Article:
Where is poverty growing fastest, in Pennsylvania and across the nation? Not in central cities such as Pittsburgh or Philadelphia. Not in often-neglected rural communities, in Appalachia and elsewhere.
Since the turn of the century, a new study concludes, the largest, fastest-growing segment of poor Americans lives in the suburbs of major metropolitan areas -- including communities that are considered affluent, or at least comfortable.
The study by the Brookings Institution finds that suburban poverty crosses political divisions. The Great Recession devastated Republican and Democratic districts alike and, in fact, the study says, suburbs in Republican districts endured greater increases in poverty in the past decade than those in Democratic districts. Democrats still tend to represent poorer suburbs than Republicans, but that gap has narrowed. So both parties have an incentive to attack suburban poverty.
The trend is evident in U.S. House districts near Pittsburgh, as they existed before last year's reapportionment:
• In the 14th District, represented by Democrat Mike Doyle and including the city of Pittsburgh, the suburban-poor population rose by 12.9 percent from 2000 to 2011. The district's suburban poverty rate rose by 2.9 percentage points during that period, to 15 percent.
• In the largely suburban 12th District, represented by Republican Keith Rothfus, the suburban-poor population rose by 12.1 percent, and the suburban poverty rate by 1.0 percentage point, to 7.9 percent.
• In the 18th District, represented by Republican Tim Murphy, the suburban-poor population rose by 10.6 percent, and the suburban poverty rate by 0.6 percentage point to 7.6 percent.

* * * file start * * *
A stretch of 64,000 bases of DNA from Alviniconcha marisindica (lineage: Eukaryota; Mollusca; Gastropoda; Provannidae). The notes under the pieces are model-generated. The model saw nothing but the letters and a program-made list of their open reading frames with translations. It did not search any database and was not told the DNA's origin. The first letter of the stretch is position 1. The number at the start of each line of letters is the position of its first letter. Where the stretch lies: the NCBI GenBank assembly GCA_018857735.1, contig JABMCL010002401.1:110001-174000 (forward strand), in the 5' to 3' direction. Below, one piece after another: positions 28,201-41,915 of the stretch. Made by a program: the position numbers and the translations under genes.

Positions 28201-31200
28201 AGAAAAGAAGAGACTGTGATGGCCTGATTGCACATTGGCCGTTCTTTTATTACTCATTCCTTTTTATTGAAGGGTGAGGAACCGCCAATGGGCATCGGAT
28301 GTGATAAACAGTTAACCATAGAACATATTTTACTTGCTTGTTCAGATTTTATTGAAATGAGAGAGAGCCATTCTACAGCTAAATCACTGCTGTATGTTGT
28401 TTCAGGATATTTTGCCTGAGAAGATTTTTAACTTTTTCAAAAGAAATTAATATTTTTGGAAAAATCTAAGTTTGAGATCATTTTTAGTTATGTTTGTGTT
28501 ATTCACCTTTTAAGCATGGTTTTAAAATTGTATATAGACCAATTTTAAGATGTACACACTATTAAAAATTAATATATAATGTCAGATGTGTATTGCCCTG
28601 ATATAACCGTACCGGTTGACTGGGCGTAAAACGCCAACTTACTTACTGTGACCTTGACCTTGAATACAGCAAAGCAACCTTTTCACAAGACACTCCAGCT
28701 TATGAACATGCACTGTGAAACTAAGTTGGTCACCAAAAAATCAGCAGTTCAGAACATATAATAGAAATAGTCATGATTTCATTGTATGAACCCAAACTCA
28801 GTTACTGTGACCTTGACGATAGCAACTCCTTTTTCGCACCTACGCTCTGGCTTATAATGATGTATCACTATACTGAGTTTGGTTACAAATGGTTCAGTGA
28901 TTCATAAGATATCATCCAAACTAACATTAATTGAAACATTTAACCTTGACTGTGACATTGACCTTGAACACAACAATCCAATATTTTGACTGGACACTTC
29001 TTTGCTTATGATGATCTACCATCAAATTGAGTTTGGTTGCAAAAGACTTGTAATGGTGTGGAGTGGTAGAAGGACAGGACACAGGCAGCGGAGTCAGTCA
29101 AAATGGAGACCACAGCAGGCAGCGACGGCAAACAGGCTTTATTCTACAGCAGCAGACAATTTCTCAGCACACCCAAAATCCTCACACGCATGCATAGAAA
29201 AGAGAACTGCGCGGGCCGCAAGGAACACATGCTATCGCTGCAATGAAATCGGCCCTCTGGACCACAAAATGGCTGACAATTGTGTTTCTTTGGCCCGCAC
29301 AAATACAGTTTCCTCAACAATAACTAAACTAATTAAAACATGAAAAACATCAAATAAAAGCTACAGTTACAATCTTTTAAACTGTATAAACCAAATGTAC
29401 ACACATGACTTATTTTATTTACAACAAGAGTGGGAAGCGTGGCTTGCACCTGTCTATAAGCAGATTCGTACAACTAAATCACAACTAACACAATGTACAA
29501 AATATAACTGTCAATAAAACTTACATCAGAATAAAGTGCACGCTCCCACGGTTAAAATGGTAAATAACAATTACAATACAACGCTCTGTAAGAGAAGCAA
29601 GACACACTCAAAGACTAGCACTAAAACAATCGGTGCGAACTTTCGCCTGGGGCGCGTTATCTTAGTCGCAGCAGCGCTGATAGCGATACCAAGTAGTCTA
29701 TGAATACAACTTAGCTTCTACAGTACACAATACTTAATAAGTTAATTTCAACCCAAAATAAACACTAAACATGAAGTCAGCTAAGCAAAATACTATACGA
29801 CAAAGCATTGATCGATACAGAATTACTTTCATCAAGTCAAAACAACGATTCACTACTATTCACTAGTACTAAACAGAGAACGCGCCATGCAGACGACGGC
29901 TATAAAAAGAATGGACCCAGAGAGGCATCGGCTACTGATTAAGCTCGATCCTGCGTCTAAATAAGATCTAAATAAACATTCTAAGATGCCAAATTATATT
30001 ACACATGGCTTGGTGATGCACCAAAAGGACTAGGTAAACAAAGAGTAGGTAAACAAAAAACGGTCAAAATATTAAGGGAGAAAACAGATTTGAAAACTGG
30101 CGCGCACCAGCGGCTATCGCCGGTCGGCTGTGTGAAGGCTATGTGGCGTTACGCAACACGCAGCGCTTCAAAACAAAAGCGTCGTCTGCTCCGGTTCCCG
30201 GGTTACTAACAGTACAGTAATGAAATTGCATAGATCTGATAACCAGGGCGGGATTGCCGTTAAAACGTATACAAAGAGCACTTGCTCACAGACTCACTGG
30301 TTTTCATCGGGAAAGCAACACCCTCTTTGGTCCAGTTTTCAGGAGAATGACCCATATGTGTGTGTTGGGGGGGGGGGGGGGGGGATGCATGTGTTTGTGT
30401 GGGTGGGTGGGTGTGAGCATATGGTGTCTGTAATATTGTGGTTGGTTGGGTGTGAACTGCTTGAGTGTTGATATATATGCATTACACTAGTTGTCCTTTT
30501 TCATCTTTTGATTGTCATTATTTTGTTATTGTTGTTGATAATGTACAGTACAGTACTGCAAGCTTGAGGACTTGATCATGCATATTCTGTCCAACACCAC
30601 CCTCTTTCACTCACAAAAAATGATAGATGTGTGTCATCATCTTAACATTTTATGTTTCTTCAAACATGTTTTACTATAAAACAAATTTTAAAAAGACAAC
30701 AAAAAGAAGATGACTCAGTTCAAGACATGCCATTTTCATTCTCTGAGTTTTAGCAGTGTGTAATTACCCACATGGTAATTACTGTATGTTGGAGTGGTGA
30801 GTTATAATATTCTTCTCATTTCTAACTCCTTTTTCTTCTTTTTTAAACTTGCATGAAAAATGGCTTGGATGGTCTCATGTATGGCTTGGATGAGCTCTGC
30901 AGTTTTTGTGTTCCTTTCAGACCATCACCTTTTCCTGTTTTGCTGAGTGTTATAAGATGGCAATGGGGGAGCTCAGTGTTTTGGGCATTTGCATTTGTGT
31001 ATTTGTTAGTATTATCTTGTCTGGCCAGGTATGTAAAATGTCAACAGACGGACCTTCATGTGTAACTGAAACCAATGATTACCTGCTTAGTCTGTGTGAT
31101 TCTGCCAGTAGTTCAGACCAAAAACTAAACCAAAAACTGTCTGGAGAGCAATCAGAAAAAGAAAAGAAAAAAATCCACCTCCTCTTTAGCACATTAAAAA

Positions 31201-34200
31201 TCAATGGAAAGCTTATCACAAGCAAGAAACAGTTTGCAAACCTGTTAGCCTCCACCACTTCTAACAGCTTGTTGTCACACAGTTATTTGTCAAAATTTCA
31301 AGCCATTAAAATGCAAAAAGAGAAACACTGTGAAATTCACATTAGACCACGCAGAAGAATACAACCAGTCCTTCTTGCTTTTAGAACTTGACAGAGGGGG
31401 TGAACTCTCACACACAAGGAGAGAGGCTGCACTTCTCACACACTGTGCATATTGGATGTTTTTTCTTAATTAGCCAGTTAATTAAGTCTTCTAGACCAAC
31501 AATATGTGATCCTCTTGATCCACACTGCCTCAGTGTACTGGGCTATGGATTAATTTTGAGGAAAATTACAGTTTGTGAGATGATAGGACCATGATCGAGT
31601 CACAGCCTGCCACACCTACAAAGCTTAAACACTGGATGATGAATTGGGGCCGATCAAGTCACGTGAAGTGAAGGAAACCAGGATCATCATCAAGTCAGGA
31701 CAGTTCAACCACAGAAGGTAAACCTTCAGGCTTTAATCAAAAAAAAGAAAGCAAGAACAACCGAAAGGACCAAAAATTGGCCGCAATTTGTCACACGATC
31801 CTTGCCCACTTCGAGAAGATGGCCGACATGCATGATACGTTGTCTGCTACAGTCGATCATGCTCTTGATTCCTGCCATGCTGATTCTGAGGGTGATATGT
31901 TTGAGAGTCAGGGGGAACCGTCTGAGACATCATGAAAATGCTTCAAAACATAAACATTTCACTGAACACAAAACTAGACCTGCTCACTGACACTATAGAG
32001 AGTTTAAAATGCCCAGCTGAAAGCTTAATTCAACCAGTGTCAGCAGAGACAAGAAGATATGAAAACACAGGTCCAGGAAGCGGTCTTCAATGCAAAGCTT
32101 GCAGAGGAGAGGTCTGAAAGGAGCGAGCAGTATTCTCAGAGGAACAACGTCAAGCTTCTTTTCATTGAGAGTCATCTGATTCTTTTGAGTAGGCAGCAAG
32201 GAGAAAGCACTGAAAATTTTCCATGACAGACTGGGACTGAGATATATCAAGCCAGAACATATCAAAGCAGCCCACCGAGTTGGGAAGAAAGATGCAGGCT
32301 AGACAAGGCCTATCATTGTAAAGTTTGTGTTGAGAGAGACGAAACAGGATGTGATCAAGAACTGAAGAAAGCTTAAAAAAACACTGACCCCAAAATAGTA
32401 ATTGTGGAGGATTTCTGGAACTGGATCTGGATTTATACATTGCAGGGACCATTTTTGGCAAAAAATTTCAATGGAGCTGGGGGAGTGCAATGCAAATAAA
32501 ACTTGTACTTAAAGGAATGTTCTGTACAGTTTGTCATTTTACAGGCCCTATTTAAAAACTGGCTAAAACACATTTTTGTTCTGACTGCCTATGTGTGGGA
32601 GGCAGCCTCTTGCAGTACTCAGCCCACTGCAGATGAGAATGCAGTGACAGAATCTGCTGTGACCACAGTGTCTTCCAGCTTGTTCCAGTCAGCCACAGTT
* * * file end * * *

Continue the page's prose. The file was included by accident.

• Two other Republican-led districts in the region had significant suburban poverty rates. In the 3rd District, between Butler and Erie and led by Rep. Mike Kelly, the rate was 10.5 percent. In the 9th District, which includes the territory spanning Uniontown, Bedford, Altoona and Indiana and which is led by Rep. Bill Shuster, the suburban poverty rate was 18.6 percent.
The Brookings researchers argue that the federal policies created to help people in poor communities don't match up well with poverty's new suburban geography. Poverty, wherever it exists, isn't high on Congress' agenda.
Many Republican lawmakers from suburban districts want to slash programs that help poor Americans, such as food stamps. They seek to block the expansion of health insurance that Obamacare would provide. Yet these officials must explain why they pursue policies that would harm a growing number of their constituents.
Some suburbanites think they can wall themselves off from the contagion of poverty, but these statistics show them to be wrong. Their neighbors already include poor people, and they need help.
Suburban poverty may recede as the economy recovers, but it won't go away. All Americans -- elected officials and their constituents -- must unite to address that challenge.